Just outside Nagoya is a small, relaxing town called Tokoname. It’s famous for pottery production and is one of the most important kiln towns in Japan. A short bus ride from Tokoname station are the INAX Museums. This museum complex is part of the LIXIL corporation, which manufactures toilets and other home products in Japan. And toilets are made out of ceramic.

After lunch in the brick oven pizza restaurant,  I went next door to the main tile museum. There were displays of tiles from around the world and throughout history. Replicas of blue tiles from Egypt, peg tiles from Mesopotamia, European tiles, painted tiles, raised tiles, and tiles used in religious buildings.

My favourite was the inside of a dome of a mosque.  The top of the dome was open, as if the actual dome would be open to the outside sky. The lights were arranged and set to timers to and faders to gradually come on and then fade off from one side to the other side of the inside of the dome. It was meant to simulate the rising and setting of the sun shining through the open hole of the dome – sorry, I couldn’t get a good picture…

There is also a large used-to-be kiln on site. It has been turned into an office/museum with tables and chairs all nestled underneath the curved brick ceiling. You can walk around the kiln as well and see how the wares were fired. There was no one working there for some reason.

The area around the kiln has been converted into a second floor museum, with toilets on display. Again, they are toilets from around the world. Squat toilets from Japan and other Asian countries, seated toilets, and old wooden toilets with chamber pots inside. Some were even painted with colourful designs.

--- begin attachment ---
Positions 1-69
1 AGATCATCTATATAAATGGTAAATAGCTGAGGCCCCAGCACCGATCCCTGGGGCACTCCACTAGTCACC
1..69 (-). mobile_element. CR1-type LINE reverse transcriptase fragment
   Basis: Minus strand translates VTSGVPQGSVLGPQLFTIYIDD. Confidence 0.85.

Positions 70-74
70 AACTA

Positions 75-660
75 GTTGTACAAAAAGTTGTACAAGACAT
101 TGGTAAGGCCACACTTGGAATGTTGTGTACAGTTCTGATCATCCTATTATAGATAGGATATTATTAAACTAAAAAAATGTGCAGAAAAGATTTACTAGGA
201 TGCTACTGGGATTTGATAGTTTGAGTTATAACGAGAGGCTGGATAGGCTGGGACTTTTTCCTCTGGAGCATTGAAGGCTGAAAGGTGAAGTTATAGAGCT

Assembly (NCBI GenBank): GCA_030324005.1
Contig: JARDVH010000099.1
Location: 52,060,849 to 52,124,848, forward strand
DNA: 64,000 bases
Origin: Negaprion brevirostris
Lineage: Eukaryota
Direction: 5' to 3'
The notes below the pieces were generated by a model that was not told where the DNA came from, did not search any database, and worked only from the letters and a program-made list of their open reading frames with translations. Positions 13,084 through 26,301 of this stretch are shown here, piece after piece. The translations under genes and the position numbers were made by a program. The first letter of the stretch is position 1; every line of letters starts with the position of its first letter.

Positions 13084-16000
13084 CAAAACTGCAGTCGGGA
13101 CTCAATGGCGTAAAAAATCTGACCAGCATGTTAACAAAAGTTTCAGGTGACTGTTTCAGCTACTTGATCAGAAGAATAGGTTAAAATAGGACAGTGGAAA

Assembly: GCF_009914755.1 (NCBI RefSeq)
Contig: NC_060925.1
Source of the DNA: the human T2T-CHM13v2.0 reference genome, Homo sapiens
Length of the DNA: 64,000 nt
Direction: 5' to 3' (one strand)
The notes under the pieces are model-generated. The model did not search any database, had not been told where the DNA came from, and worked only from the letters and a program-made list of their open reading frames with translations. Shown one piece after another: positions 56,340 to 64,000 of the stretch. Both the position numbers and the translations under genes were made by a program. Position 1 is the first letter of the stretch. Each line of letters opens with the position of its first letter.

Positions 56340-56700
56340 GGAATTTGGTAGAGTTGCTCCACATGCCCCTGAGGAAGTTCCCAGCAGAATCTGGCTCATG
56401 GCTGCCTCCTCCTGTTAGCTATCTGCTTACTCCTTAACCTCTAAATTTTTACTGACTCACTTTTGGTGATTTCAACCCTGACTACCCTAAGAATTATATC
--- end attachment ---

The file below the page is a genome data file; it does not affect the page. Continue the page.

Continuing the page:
The mini toilet painting is only available by reservation. The toilets are about 10 cm tall and cost ¥1500. After they are fired they will be shipped to your address in Japan. I don’t know if they would ship overseas. You can download a template from the website, so can plan what you want to paint on it before you get there. There were also already painted toilets on display in the windows if you needed some idea of what to paint. They had everything from trees, flowers, mushrooms, monkey, to polka dots. Besides painting mini toilets, you can also make little mosaics and different tile crafts.

The reservation is only for an hour, and even though I had had already planned what I wanted to paint, I made lots of mistakes and had to keep starting again. I only finished about 20% of what I had planned. The last 10 minutes of the reservation are for cleaning your brushes and palettes.


I was expected the fired toilets to be delivered a few days before Christmas, but I was pleased to receive them two weeks early.

They are now happily on display in nowhere other than the toilet.


After Teaching English in Korea and Japan for three years, Jennifer came to the profound realization that teaching was not the career for her. So, she went back to school. After brushing up on her Japanese for one year, she completed a Master's Degree in International Development at a university in Japan. She is currently working on her PhD. This blog was born as a way for her to write about her adventures in Japan and around the world.

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